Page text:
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“The Leaders We Deserved; Rethinking the Presidential Rating Game” by Alvin Stephen Felzenberg ranks presidents by certain categories and explains the meaning of each. You’ll have to read the book to get the full meaning, but here are my notes evaluating our current president.
Adversity. None of the previous presidents emerged considering themselves victims. They did not whine or complain about their misfortunes. Our president: “Bush did it!”
Look for broad experience. Most presidents or near great presidents had multiple occupations. From their experiences they learned how to relate to people from all walks of life. Our president: “I know more than you do so, I’m going to give you what you need.”
Curiosity. Curious about the cause of problems they were asked to solve? Our president: “Bush did it!”
Cynicism, complacency. Easily become cynical of other office holders and contemptuous of voters. Our president demonizes all potential adversaries.
Whiners. Whiners divide the world into two camps: 1. Those who gave them unconditional loyalty, which is tested regularly, and 2. Those out to do them in. Our president just gave the unions a tax-free Cadillac health plan no one else got.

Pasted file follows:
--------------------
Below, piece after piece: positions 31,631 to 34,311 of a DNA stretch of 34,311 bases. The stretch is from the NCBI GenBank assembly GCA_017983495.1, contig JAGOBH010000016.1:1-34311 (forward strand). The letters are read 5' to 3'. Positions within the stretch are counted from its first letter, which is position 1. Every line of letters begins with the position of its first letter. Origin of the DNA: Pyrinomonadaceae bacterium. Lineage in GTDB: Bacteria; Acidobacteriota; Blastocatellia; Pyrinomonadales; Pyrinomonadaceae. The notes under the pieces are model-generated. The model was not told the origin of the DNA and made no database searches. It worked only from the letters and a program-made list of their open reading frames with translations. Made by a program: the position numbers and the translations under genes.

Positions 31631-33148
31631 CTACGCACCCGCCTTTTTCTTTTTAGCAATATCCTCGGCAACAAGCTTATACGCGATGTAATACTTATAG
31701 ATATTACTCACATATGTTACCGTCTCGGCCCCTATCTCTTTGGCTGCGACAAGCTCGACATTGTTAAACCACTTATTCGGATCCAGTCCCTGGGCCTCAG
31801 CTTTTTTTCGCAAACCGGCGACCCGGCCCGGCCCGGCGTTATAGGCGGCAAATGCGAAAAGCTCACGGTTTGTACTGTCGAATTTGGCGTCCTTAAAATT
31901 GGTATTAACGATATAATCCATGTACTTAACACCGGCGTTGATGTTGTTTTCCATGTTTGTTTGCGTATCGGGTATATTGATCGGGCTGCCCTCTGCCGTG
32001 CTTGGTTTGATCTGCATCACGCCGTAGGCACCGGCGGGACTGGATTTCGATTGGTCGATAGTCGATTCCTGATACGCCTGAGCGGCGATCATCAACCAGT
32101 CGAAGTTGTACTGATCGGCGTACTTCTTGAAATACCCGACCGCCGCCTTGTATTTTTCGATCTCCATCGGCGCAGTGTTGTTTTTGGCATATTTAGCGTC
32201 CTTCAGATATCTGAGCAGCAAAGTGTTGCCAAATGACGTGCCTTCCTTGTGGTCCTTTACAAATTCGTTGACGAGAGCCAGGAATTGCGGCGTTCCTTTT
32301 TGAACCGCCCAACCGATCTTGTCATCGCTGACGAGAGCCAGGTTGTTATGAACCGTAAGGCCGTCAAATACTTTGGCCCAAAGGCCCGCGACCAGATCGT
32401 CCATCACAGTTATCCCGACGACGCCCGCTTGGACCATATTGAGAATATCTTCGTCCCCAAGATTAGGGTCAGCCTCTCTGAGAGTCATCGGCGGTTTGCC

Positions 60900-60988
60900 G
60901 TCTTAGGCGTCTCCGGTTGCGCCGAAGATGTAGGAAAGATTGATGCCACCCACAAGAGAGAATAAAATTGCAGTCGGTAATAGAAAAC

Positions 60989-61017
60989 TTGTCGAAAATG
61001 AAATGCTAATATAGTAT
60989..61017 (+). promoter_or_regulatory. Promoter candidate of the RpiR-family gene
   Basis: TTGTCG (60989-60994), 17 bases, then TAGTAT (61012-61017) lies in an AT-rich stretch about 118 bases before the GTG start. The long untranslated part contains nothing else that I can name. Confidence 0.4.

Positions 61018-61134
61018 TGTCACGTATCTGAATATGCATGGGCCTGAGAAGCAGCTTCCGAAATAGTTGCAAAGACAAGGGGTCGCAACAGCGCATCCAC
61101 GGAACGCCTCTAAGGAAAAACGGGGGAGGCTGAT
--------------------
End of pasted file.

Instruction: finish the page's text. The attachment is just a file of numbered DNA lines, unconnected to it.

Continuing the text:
Know-it-alls. Often classified as the most intelligent, they can’t resist blowing their own horns. They are discouraged from seeking outside advice. They see their staff and department heads more as implementers than advisers. Our president’s staff is mainly academicians rather than people with business experience.
Narrow focus. Spent too long in a simple pursuit. What they know about voters came exclusively through complaining, polls and focus groups. They see politics as an end rather than as a means. Our president has spent almost his whole career in politics.
Ideologues. When deeply held beliefs receive greater allegiance on their agenda than the best interest of the country, there comes a disuniting of our voting masses. Our president: Look what the health care bill has done to the constituency, highlighted by the Massachusetts special election.
Power. If personal interests, desires or policy are confused with the best interests of the country, the result is usually a push to have their way on everything, oblivious to constraints inherent in the political system; only harm will follow. Our president has ignored unemployment and the economy to push his agenda and the voters are suffering badly.
Give the president time to do his job. There have been too many exchanges of the presidency over the years to accept this as unique. Each incoming president has had to accept and bear what is left from the previous regime, good or bad.
If you can’t handle the problems, don’t run for the office, or surround yourself with experienced, qualified persons. Based on campaign promises, I don’t think there are many surprises other than volume. At the presidential level, there isn’t time for complete on-the-job training.
Read this book and evaluate the next person you feel worthy of your vote. If we don’t know the candidate, we will end up with persons who can’t do the country’s business and represent the voters.
George J. Koesters